Many Thanks, and Two Regrets
Lawrence I. Bonchek, M.D., F.A.C.S., F.A.C.C.

Editor in Chief


The months since the appearance of the first issue of this Journal have been busy and gratifying, though in

two small ways disappointing. Busy, of course, as we plan future issues. Gratifying, because so many of you have told us you enjoy receiving the Journal, and think it has considerable style and scientific value.


I extend special thanks to the many members of the Medical Staff who want to contribute articles in the future; Gina Bissett and I have been busy meeting with many of you. One disappointment, if I can call it that, has come from those few who expressed surprise that the LGH Medical and Administrative Staffs could produce such sophisticated and informative articles. That this attitude still persists in some corners confirms something I emphasized in my first Editorial column: “It is long past time for LGH to be recognized for our enviable and often unheralded record of important clinical research and innovation.”


The deep resources of intellect and ability at LGH are some of the main reasons I was so optimistic when I came here in 1983 to start the open heart surgery program, and why I enthusiastically endorsed Tom Beeman’s recent suggestion that we develop this Journal. If further proof of our Medical Staff’s intellectual resources were needed, how about this? The December 2006 issue will be devoted to a single topic: the vast amount of information that has accumulated recently about Vitamin D, calcium, and multiple organ systems and body processes. When it comes to Vitamin D and calcium, to paraphrase a well-worn

expression, “It’s not just about the bones, stupid!” Having thus already identified the articles for the December issue, the fourth issue for March 2007 is filling rapidly.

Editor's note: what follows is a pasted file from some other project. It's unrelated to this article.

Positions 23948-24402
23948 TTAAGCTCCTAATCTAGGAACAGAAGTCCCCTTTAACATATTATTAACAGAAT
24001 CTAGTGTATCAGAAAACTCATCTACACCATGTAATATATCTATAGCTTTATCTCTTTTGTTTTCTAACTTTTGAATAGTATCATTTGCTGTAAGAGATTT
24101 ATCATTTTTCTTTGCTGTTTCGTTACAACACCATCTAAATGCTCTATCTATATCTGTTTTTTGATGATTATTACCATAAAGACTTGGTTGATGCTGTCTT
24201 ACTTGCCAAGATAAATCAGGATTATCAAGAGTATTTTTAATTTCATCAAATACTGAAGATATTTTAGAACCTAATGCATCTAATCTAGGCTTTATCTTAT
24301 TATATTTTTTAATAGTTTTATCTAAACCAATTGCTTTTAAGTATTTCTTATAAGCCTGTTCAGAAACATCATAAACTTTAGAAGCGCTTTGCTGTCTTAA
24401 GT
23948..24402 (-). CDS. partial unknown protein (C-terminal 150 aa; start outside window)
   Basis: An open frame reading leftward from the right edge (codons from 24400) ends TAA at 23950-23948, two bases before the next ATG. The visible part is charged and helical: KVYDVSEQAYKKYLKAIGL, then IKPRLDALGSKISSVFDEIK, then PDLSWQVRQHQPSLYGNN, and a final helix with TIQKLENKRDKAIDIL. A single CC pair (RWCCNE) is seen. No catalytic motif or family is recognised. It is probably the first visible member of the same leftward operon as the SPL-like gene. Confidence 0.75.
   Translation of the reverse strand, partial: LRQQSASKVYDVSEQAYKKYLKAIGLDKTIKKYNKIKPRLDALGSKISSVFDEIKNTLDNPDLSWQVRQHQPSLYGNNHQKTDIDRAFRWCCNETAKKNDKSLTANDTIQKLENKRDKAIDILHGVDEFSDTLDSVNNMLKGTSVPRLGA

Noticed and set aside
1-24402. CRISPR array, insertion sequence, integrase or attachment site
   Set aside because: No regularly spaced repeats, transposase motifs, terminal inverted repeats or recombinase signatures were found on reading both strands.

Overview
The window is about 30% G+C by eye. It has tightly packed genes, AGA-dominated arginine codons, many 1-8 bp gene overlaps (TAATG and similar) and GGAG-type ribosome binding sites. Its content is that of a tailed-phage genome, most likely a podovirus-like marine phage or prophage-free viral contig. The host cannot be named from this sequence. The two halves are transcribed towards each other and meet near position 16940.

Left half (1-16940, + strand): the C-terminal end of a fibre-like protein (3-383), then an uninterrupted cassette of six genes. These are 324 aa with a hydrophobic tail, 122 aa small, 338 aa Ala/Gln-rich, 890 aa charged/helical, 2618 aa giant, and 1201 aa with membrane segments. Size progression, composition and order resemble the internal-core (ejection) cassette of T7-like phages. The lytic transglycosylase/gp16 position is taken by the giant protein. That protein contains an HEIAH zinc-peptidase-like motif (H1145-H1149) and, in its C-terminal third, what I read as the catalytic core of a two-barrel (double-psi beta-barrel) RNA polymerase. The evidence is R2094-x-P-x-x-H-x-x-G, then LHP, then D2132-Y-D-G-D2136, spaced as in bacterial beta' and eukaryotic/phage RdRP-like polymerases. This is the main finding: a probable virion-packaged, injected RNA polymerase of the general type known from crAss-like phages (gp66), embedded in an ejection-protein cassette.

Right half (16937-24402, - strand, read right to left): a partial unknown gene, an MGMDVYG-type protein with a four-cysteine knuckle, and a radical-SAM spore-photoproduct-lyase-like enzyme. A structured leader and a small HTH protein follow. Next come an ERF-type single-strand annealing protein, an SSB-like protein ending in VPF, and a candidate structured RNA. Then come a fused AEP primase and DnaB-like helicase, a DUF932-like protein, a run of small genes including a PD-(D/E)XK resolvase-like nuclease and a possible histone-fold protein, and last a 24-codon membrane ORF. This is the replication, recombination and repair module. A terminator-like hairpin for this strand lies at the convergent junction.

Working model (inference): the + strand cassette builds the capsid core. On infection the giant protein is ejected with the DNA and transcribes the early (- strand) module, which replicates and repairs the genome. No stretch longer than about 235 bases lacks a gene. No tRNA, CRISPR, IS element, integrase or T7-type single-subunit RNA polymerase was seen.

I also regret that we haven’t received letters with questions, criticisms, or suggestions for improvements in the Journal. Your compliments are appreciated, of course, but we know we’re not perfect, so please let us hear from you, positively or negatively, and please tell us whether you want your letter considered for publication.


As for the current issue: we again offer four major clinical articles. I draw your attention in particular to a

major review of sepsis management by Dr. Joe Kontra of Infection Specialists of Lancaster, because it introduces a new sepsis management program at Lancaster General Hospital. This program has been stimulated by a national campaign to introduce guidelines for the management of sepsis. Despite intense research, sepsis remains a major cause of mortality; it causes 200,000 deaths annually, rivaling acute myocardial infarction (225,000 deaths) and stroke (163,000 deaths).


We also have our usual Comment from Family Practice by Alan Peterson, whose topic this issue is Omega-3 fatty acid supplements. In the remaining “Departments,” Senior Vice President Tom Paisley takes over the Administration Page to talk about the new hospital Strategic Plan that will involve all of us in its execution over the next several years; Chief of Staff Dave Polin explains why the Medical Staff Organization needs to change if it is going to cope with the changing face of medical practice; and General Counsel Bob Macina discusses the difficult legal issues surrounding withdrawal of support from patients who have been declared brain dead.


I also draw your attention to the CD inside the back cover, which again features two interviews. In the first, I talk with Mary Grace Simcox, President of the Lancaster General College of Nursing and Health Sciences, about the remarkable and fascinating transition of our venerable nursing diploma school into an accredited junior college. In the second, I talk with Joe Kontra about the looming specter of Avian flu. This potential global pandemic has a historical precedent in the lethal flu of 1918-19, a global pandemic that is now known to have originated in birds. Known in the United States as the Spanish flu or “La Grippe” because it ravaged Spain early on, estimates of the worldwide mortality from that pandemic ranged from 20 to 100 million people.